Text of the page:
Inside the store, employees outnumbered customers.

“When I heard Haggen was coming in (last spring), I was really excited because I am vegan,” said Heidi Gerling, Keith’s wife.

So far she hasn’t been impressed, she said.

Fred Meyer’s affordability and variety have helped retain the Gerlings’ business, they said. They also shop at the Target store in north Gig Harbor, which added groceries a few years ago.

When asked about the future of the Gig Harbor store, Haggen spokeswoman Deborah Pleva said in an email to The News Tribune that the company would “evaluate potential sales/closures as part of its right-sizing strategy” during the bankruptcy process.


Across Point Fosdick Drive from Haggen, QFC shut its doors in mid-August.

But unlike Safeway’s permanent departure, QFC’s closure is temporary while the store undergoes a $6 million overhaul.

Company representatives promise the store will have unique features when it reopens in January, but they wouldn’t share details.

“This will be a concept that we, Fred Meyer or QFC, have never done before,” said spokeswoman Melinda Merrill, adding that the store would maintain a focus on giving “good value for our customer’s dollar.”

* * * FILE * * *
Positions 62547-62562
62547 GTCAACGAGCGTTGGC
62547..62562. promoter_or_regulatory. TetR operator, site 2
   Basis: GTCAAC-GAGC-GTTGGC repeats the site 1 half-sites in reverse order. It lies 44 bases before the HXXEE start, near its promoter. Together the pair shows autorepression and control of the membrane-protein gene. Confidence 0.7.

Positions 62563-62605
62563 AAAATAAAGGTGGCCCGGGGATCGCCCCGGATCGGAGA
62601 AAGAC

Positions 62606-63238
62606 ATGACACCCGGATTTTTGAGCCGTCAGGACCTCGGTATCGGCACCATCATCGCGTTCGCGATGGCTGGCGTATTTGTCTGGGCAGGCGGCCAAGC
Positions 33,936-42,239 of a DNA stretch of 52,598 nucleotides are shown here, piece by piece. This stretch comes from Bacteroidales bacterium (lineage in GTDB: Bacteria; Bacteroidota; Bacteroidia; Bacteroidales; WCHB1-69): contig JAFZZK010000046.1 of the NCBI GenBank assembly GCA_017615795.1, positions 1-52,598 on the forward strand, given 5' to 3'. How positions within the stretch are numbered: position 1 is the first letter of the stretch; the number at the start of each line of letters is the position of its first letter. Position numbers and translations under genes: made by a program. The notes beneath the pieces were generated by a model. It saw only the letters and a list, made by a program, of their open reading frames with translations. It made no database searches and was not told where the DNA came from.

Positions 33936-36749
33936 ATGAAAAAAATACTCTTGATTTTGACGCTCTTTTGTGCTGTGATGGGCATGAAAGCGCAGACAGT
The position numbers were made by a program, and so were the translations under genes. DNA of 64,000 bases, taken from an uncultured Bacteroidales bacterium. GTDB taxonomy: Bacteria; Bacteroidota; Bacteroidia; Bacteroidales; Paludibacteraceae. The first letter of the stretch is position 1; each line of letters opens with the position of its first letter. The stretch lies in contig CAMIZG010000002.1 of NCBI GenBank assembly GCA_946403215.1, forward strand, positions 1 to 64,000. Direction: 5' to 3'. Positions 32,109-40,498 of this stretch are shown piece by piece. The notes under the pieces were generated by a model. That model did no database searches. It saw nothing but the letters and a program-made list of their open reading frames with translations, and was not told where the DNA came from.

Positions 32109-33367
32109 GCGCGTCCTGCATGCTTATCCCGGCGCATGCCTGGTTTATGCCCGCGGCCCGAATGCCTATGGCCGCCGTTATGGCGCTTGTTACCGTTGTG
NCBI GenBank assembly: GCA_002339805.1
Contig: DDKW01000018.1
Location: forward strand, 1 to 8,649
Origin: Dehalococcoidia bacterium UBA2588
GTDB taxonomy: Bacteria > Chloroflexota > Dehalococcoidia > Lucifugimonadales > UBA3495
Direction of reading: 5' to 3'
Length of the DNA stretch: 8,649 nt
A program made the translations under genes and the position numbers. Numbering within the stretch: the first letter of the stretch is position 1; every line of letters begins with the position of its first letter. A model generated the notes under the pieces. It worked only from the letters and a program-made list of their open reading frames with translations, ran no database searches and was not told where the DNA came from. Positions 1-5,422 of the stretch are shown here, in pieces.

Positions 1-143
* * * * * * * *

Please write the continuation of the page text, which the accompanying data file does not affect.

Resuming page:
Fred Meyer and QFC are both owned by Cincinnati, Ohio-based Kroger.

Merrill said the dual ownership gives the company an unusual business position. It wants both stores to succeed, but they’re also competitors.

Fred Meyer is prepared to invest $22 million in a new store a short distance from QFC to the north of the intersection of Olympic and Point Fosdick drives, on the site of the former Fife RV lot.

Fred Meyer will remain in its current location east of the highway until the new store opens. It’s unknown what business or businesses will move in once Fred Meyer leaves.

Because of the city’s zoning limits, the new Gig Harbor store will not offer general merchandise in the superstore format that Fred Meyer offers in Tacoma and Port Orchard.